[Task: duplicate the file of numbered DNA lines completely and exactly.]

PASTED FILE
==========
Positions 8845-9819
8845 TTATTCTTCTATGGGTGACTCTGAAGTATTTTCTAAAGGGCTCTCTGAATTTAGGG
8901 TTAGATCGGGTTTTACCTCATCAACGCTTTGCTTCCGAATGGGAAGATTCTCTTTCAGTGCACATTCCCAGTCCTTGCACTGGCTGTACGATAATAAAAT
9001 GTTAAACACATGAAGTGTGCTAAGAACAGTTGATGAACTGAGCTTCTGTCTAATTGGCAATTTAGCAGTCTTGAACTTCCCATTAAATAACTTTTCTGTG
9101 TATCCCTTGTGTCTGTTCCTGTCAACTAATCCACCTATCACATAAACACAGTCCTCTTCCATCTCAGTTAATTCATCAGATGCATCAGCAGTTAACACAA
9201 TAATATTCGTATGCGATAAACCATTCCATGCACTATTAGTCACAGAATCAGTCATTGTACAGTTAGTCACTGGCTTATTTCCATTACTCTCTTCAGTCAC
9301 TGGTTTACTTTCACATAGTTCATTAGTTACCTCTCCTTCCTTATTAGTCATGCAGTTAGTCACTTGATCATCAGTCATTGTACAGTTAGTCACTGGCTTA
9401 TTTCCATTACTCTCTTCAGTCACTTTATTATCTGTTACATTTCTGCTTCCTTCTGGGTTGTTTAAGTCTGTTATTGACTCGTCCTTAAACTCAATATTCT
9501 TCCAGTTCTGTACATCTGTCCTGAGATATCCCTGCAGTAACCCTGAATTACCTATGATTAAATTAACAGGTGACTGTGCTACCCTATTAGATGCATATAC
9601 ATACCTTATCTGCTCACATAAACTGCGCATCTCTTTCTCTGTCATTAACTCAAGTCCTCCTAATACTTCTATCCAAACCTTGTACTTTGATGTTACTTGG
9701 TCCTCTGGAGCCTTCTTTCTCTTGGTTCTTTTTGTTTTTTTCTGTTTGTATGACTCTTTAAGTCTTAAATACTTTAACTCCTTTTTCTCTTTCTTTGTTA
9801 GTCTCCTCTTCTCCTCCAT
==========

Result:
Positions 8845-9819
8845 TTATTCTTCTATGGGTGACTCTGAAGTATTTTCTAAAGGGCTCTCTGAATTTAGGG
8901 TTAGATCGGGTTTTACCTCATCAACGCTTTGCTTCCGAATGGGAAGATTCTCTTTCAGTGCACATTCCCAGTCCTTGCACTGGCTGTACGATAATAAAAT
9001 GTTAAACACATGAAGTGTGCTAAGAACAGTTGATGAACTGAGCTTCTGTCTAATTGGCAATTTAGCAGTCTTGAACTTCCCATTAAATAACTTTTCTGTG
9101 TATCCCTTGTGTCTGTTCCTGTCAACTAATCCACCTATCACATAAACACAGTCCTCTTCCATCTCAGTTAATTCATCAGATGCATCAGCAGTTAACACAA
9201 TAATATTCGTATGCGATAAACCATTCCATGCACTATTAGTCACAGAATCAGTCATTGTACAGTTAGTCACTGGCTTATTTCCATTACTCTCTTCAGTCAC
9301 TGGTTTACTTTCACATAGTTCATTAGTTACCTCTCCTTCCTTATTAGTCATGCAGTTAGTCACTTGATCATCAGTCATTGTACAGTTAGTCACTGGCTTA
9401 TTTCCATTACTCTCTTCAGTCACTTTATTATCTGTTACATTTCTGCTTCCTTCTGGGTTGTTTAAGTCTGTTATTGACTCGTCCTTAAACTCAATATTCT
9501 TCCAGTTCTGTACATCTGTCCTGAGATATCCCTGCAGTAACCCTGAATTACCTATGATTAAATTAACAGGTGACTGTGCTACCCTATTAGATGCATATAC
9601 ATACCTTATCTGCTCACATAAACTGCGCATCTCTTTCTCTGTCATTAACTCAAGTCCTCCTAATACTTCTATCCAAACCTTGTACTTTGATGTTACTTGG
9701 TCCTCTGGAGCCTTCTTTCTCTTGGTTCTTTTTGTTTTTTTCTGTTTGTATGACTCTTTAAGTCTTAAATACTTTAACTCCTTTTTCTCTTTCTTTGTTA
9801 GTCTCCTCTTCTCCTCCAT